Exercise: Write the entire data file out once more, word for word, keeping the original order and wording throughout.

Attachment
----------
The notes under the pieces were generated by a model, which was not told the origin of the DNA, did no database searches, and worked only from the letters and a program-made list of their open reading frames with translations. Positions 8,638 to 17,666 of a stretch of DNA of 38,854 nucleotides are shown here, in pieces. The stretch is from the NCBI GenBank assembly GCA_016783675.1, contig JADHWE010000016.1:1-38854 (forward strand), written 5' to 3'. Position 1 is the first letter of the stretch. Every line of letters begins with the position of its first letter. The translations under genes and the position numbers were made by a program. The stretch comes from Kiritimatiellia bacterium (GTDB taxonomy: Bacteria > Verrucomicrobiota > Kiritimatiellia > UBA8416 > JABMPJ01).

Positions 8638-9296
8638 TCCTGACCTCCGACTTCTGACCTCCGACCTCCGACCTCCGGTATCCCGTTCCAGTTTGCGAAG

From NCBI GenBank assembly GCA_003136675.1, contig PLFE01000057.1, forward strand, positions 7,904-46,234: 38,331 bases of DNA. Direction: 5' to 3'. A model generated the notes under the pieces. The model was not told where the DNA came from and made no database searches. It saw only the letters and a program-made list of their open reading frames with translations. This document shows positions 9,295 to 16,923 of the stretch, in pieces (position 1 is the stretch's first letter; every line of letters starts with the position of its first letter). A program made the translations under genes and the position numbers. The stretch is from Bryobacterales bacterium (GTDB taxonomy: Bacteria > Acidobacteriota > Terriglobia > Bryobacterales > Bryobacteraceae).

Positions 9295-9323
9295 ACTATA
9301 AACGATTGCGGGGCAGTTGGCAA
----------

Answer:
The notes under the pieces were generated by a model, which was not told the origin of the DNA, did no database searches, and worked only from the letters and a program-made list of their open reading frames with translations. Positions 8,638 to 17,666 of a stretch of DNA of 38,854 nucleotides are shown here, in pieces. The stretch is from the NCBI GenBank assembly GCA_016783675.1, contig JADHWE010000016.1:1-38854 (forward strand), written 5' to 3'. Position 1 is the first letter of the stretch. Every line of letters begins with the position of its first letter. The translations under genes and the position numbers were made by a program. The stretch comes from Kiritimatiellia bacterium (GTDB taxonomy: Bacteria > Verrucomicrobiota > Kiritimatiellia > UBA8416 > JABMPJ01).

Positions 8638-9296
8638 TCCTGACCTCCGACTTCTGACCTCCGACCTCCGACCTCCGGTATCCCGTTCCAGTTTGCGAAG

From NCBI GenBank assembly GCA_003136675.1, contig PLFE01000057.1, forward strand, positions 7,904-46,234: 38,331 bases of DNA. Direction: 5' to 3'. A model generated the notes under the pieces. The model was not told where the DNA came from and made no database searches. It saw only the letters and a program-made list of their open reading frames with translations. This document shows positions 9,295 to 16,923 of the stretch, in pieces (position 1 is the stretch's first letter; every line of letters starts with the position of its first letter). A program made the translations under genes and the position numbers. The stretch is from Bryobacterales bacterium (GTDB taxonomy: Bacteria > Acidobacteriota > Terriglobia > Bryobacterales > Bryobacteraceae).

Positions 9295-9323
9295 ACTATA
9301 AACGATTGCGGGGCAGTTGGCAA